Injured? What you need to know

Getting back to work

Some injured workers miss days of work while they recover. However, many can return to work gradually, while still receiving medical benefits. Research shows that the sooner you are able to return to work, the better your chances are for recovering your income and health. L&I can help.

Know the top 3 reasons to work light-duty

Prescription form reading light-duty job
  1. Continue to earn wages. Time-loss only pays 60-75% of your lost wages. Returning to work helps preserve your earning power.
  2. Recover faster. Being back in the workplace can improve both your physical and mental health.
  3. Keep your job secure. A continued relationship with your employer is important in this economy. Studies show that the longer you are off work, the harder it is to get back to your original job and wages.

We understand some injuries are so severe you can't go back to work right away. With most injuries, however, an early and medically-approved return to work makes sense.

Returning to work as quickly as possible is a team effort between you, your doctor, and your employer. Stay in touch with them. L&I will provide assistance when you need it.

Pamphlet: Getting Back to Work: It's Your Job and Your Future

Did you know?

We will reimburse your employer 50% of your base wages if they are able to find an eligible light-duty job for you. We will also cover expenses such as training and tools related to the light-duty job. More on eligibility and what your employer can get reimbursed for at www.StayAtWork.Lni.wa.gov.

Ask your doctor about your medical restrictions.

Prescription form reading light-duty job

You have a right to receive a Doctor's Estimate of Physical Capacities from your doctor, detailing your medical restrictions or what physical activities you can and cannot do during recovery.

Questions workers have

Will I lose my medical benefits if I return to work?

No. Injured workers do not lose medical benefits until their doctor certifies that they have completed their treatment.

What if my employer asks me to do work that my doctor won't allow?

Contact your claim manager or ask your doctor for a copy of your work restrictions Insurer Activity Prescription Form (F242‑385‑000) to show your employer. If your employer doesn't have any light duty available, you are still eligible for time-loss compensation.

Did you know?

You can get valuable information about any drugs prescribed for you at the National Institute of Health (www.nih.gov).

Tell your employer you're interested in light-duty work.

Employer talking to employee

Many times, an employer can find a different job you can do with your medical restrictions, while you recover.

Tell your employer we will reimburse them 50% of your base wage, as well as expenses such as training and tools related to the light-duty job. See more on eligibility at www.StayAtWork.Lni.wa.gov.

Questions workers have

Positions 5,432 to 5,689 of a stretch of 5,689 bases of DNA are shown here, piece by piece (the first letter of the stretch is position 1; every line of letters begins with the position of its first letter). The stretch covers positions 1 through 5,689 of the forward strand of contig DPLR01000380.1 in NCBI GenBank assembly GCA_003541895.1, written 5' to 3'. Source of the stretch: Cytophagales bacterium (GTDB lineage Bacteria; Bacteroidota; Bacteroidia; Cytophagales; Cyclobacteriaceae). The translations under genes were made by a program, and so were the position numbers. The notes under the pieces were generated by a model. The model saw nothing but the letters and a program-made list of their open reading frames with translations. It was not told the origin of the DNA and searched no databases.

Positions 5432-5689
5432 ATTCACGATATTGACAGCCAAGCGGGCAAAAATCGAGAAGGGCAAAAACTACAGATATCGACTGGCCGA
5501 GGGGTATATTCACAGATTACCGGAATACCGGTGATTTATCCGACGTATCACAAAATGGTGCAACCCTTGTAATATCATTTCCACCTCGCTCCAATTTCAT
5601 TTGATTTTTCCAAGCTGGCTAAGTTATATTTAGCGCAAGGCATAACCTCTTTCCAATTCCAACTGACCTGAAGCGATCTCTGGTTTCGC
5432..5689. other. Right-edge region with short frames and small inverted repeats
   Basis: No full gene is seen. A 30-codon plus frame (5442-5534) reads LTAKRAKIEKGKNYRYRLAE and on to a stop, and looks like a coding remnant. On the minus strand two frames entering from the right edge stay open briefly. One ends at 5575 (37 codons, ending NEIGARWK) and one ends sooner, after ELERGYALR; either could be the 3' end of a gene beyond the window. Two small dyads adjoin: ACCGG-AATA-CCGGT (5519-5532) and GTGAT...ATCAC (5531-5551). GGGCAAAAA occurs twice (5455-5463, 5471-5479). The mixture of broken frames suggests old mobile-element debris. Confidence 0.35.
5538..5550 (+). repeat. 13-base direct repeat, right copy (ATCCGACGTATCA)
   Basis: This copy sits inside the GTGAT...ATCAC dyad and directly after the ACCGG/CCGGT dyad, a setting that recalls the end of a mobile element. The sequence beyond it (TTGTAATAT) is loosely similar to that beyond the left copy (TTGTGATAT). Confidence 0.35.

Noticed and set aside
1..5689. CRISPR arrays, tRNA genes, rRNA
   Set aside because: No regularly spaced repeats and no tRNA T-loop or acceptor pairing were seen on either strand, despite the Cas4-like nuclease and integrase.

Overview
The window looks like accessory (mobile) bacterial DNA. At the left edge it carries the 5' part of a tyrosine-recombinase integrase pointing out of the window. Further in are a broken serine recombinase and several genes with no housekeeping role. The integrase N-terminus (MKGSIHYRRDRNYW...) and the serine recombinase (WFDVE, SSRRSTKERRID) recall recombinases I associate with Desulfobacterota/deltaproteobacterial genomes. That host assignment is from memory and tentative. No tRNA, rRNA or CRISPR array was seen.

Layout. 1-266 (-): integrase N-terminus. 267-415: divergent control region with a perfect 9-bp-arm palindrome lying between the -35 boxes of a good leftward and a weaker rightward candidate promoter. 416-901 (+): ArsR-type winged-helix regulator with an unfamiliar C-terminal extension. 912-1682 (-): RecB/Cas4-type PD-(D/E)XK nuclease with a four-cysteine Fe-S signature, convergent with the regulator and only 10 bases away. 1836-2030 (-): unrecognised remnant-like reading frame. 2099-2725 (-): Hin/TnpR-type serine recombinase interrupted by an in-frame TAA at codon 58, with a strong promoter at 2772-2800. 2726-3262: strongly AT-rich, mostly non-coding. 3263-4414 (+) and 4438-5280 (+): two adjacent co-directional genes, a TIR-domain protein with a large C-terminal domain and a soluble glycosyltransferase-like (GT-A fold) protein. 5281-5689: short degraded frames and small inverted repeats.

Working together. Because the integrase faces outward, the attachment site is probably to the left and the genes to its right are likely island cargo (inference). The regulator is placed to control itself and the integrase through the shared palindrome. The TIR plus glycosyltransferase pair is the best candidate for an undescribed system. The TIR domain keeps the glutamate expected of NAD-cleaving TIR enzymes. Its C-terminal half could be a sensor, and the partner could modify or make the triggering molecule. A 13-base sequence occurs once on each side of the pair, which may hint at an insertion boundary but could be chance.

What are some examples of light-duty work?
  • Working shorter hours.
  • Performing transitional work. For example, performing some of your original duties, or different duties with lighter physical demands.
  • Performing a different job temporarily.
  • Working in a modified job. For example, making adjustments to the job or work site to meet your physical limitations, or providing tools, equipment or appliances that allow you to work while recovering.
Do I have to accept any job my employer offers me?

If your employer offers you a job that your doctor approves and you choose not to accept it, you won't be eligible to receive time-loss compensation. However, you aren't required to accept any job that would exceed the restrictions set by your doctor. Any disputes regarding job offers will be decided by your L&I Claim Manager or the Vocational Services Specialist in Self-Insurance.

What if I don't earn as much money doing a light-duty or reduced-hours job?

You may apply for Loss of Earning Power benefits through L&I, or your employer if it's self-insured (find out if your employer is self-insured). Loss of Earning Power benefits may help supplement your salary while you are working if you meet both of the following criteria:

  • Your claim is still open.
  • Your salary has dropped by more than 5%.
Why would my employer care if I returned quickly to work?
  • As an experienced employee, you are valuable to your employer.
  • They can be reimbursed for 50% of your base wage if they can find you a medically approved light-duty job. L&I will also pay for expenses such as training and tools relate to the light-duty job. For details, see www.Stayatwork.Lni.wa.gov.
  • Employers benefit when the cost of your claim is lower, because it means their workers' compensation rates won't increase as much.
Will I lose my medical benefits if I return to work?

No. You can continue to receive treatment for your industrial injury until your doctor certifies that your treatment is completed.

Tell your employer about the Stay at Work reimbursement.

Man with injury working in light-duty jo